2013 FF: Longtime readers here know one of my favorite comedies is “Forgetting Sarah Marshall,” so I was ecstatic to learn that two of the stars were reuniting for an uncommon look at a movie staple – the buddy comedy. Here’s my look back at “I Love You, Man.”
“I Love You, Man” stands poised to be the comedy film to beat this year with its unique spin on the importance of best friends.
Peter Klaven (Paul Rudd) is a well-meaning, but passive real estate agent ready to settle down with the girl of his dreams — Zooey (Rashida Jones).
After sharing all the details of the proposal with her girlfriends Denise (Jamie Pressly) and Hailey (Sarah Burns), Zooey realizes Peter doesn’t have any pals, which for the first time actually becomes an issue for him and he decides he would like to have someone standing alongside him for the wedding.
It doesn’t help that one of his father’s (J.K. Simmons) best friends is Robbie (Andy Samberg), Peter’s younger gay brother. Samberg has a small role, but he makes Robbie memorable in his quest for a challenge in making straight guys fall for him. It could easily be a throwaway bit, but Samberg really makes it funny.
With no clue how to establish a genuine guy friendship, Peter has everyone from his mother (Jane Curtin), Robbie and Zooey “setting him up” on friend-dates. Rudd expertly sells the awkwardness of these meet-ups as he encounters a high-pitched physical trainer; a gay guy (Thomas Lennon) who thinks they’re on a date and suffers through an embarrassing night of poker with Denise’s jerk husband, Barry (Jon Favreau, “Iron Man”).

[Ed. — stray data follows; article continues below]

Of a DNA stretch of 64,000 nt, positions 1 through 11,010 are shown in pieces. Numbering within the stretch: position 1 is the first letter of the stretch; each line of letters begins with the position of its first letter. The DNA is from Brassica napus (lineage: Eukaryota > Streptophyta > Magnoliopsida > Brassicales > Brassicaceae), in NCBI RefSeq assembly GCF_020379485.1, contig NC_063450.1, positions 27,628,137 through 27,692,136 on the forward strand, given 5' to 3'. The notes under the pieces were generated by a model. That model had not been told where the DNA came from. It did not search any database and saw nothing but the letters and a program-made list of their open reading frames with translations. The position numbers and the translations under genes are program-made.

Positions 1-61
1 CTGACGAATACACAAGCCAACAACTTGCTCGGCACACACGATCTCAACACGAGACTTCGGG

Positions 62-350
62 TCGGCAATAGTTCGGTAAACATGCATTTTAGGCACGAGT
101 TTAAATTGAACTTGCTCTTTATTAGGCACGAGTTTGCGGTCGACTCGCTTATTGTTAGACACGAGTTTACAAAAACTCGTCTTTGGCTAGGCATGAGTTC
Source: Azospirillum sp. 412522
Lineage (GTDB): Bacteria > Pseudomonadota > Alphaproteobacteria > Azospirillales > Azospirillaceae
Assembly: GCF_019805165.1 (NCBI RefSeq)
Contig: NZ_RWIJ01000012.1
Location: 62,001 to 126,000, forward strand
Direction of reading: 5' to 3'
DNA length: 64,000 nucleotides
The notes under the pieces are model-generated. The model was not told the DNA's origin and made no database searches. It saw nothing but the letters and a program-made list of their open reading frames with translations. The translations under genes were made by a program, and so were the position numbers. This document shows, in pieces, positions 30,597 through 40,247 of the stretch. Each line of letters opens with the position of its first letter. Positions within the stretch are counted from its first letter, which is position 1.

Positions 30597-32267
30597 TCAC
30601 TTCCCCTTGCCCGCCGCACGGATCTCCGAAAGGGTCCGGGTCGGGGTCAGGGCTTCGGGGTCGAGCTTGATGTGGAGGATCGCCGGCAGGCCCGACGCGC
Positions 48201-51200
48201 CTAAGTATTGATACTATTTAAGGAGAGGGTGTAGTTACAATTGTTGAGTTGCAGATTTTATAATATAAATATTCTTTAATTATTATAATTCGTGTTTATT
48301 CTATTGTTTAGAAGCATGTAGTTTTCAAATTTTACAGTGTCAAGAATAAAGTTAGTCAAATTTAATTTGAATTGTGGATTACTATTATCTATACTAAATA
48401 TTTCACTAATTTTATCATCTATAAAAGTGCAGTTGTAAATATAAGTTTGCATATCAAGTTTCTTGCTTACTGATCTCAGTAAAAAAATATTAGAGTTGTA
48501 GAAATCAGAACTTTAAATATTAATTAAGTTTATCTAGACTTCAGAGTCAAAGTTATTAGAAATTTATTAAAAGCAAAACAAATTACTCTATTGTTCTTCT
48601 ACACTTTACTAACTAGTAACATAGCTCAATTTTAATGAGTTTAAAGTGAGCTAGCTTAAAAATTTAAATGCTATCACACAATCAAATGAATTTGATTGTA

Larry Levin and Director John Hamburg’s script manages to put a fresh twist on romantic comedies where the lead character meets one loser after another. Bonus points for smartly handling the analogy without feeling the need to dumb it down for the audience.
And as always happens in these situations, Peter finds a friend when he’s not looking after an encounter with the carefree Sydney (Jason Segel, “Forgetting Sarah Marshall”).
Sydney challenges Peter to loosen up and have more confidence in himself and the two bond quickly, putting some strain in Peter’s relationship with Zooey, who never had to fight for his attention before.
Segel and Rudd previously collaborated on “Sarah Marshall” and that familiarity helps make their chemistry believable even down to trivial matters, like the running joke of Peter trying to come up with a nickname for Sydney.
Best of all, the humorous situations develop naturally such as Sydney’s run-in with Peter’s client Lou Ferrigno, and don’t result from some stupid clichés that only happen in movies.
The only part that doesn’t work is the forced musical performance, but if you’re watching anything with Segel, you kind of have to expect at least one musical number. And at 105 minutes, the film is a little longer than it need be.
Beyond that, this is one of the better recent “buddy comedies” and one if you’re in the mood to laugh, you definitely won’t regret showing a little love.
Rating: 7.5 out of 10